In keeping with President Carter's commitment to coal as the energy source of the future, Georgetown University will build a $14 million power plant that will burn cheap, high sulfur coal with great efficiency and a minimum of pollution.

Construction will begin after the District's Board of Zoning Adjustment approves Georgetown's master development plan, which the university hopes will come before the end of April. The project will be under a contract from the Energy Research and Development Administration.

William A. Miller, vice president for planning and physical plant at Georgetown said the potentially revolutionary steam-producing facility that it would bet he univeristy's main energy source.

The system was developed by the New York engineering firm of Pope. Evans and Robbins, which has operated an experimental plant in Alexandria since 1967. Energy generated by this plant at Union and Franklin Streets is not used for any purpose except experimentation.

ERDA, according to program manager William Harvey, already has committed "in excess of $50 million" to developing the system. That investment has been matched by corporations and private institutions such as Exxon and the Battelle Memorial Institute in Columbus, Ohio. Georgetown is paying $4 million toward its plant.

The first high-output plant using the system, which is known as atmospheric fluidized bed coal combustion, is about to go into operation in Riversville, W. Va. It will be part of the Allegheny power grid serving western Pennsylvania and northern West Virginia.

The process works by forcing crushed coal throughs preheated bed of pulverized limestone. The limestone ignites the coal, which boils the water or heats the air, depending on what kind of heat is desired.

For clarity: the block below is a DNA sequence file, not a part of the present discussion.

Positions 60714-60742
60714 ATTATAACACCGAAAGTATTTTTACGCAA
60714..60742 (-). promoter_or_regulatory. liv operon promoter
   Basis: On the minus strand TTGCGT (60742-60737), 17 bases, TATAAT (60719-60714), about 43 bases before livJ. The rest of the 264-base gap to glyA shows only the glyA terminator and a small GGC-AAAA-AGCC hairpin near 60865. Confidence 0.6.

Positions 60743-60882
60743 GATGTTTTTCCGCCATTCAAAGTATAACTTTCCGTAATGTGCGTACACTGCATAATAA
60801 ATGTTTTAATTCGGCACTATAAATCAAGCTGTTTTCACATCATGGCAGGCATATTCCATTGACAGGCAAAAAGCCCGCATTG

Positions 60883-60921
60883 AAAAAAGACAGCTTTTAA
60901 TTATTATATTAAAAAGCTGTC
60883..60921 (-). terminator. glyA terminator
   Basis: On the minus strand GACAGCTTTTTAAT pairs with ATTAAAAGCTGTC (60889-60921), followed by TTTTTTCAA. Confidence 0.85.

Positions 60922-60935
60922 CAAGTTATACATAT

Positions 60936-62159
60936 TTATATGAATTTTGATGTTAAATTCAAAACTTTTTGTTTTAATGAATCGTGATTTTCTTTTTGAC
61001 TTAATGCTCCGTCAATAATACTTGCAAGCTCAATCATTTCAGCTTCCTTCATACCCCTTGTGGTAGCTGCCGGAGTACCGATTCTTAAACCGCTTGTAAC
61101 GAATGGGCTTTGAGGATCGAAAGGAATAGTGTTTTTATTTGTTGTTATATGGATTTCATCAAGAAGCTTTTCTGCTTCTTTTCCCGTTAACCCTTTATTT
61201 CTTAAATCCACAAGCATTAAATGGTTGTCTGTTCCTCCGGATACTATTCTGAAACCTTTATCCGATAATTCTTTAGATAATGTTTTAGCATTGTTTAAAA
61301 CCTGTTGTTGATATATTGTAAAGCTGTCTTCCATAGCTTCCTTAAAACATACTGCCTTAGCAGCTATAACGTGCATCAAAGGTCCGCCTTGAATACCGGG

The limestone traps the sulfur in the coal, thereby eliminating a major source of pollution enabling the system to meet both local and federal pollution standards. Theprocess produces a solid residue that can be converted to gypsum and used as a soil conditioner, to make wall board or for road beds.

Both Harvey and Michael Pope, developer of the process, said that yesrs of experiments in Alexandria indicated that the system would produce energy at a lower cost and more efficiently than either oil or natura gas. But Harvey cautioned that no one can say tht with absolute certainty until it is tested on a commercial scale.

The Alexandria unit, whose bed is 10 square feet, produces 5,000 pounds of steam an hour. Georgetown's plant will turn out 100,000 pounds an hour using a 444-square-foot bed. The Rivesville plant will turn out 300,000 pounds an hour.

Harvey cited several potential drawbacks, including a question as to whether sale of the waste would be commercially feasible. Pope says the answer is yes, but it has yet to be demonstrated.

Harvey also said it was uncertain how the system would operate at less than its peak. Georgetown, whose maximum power needs are 140,000 pounds an hour, does not always need the full 100,000 pounds the new plant will produce.

Pope said, however, that it would "turn down to 35,000 pounds with no difficulty."

Another problem, Harvey said, is conveying, storing and especially crushing the coal. Coal-crushing technology, he indicated, is not highly developed.

The process also operates with relatively low heat - 1,600 degrees Fahrenheit - to avoid forming another major pollutant, nitrous oxide, which begins forming at 1,650 degrees. That limits its use in some manufacturing processes.

Georgetown became interested in the system, according to Miller, because "we get dropped off the line when the gas company can't supply us; we saw the price of oil going out of sight and we needed another boiler."

Georgetown's present heating system can be fueled by either gas or oil. The new system, according to Pope, will burn "anything, wood chips, lignite, even garbage." The mot practical fuel, however, seems to be high-sulfur coal, which is plentiful in the East and is about $10 a ton cheaper than cleaner-burning low-sulfur coal.

Most of the institutions that have contracted to build fluidized bed systems - so called because the coal and limestone particles are forced through the bed at such high speed that they behave like fluids - will use them to either heat air or water.

Exxon, however, plans to heat petroleum as part of the crude-oil refining process. Other potential applications are paint drying, cement making and dog-food processing.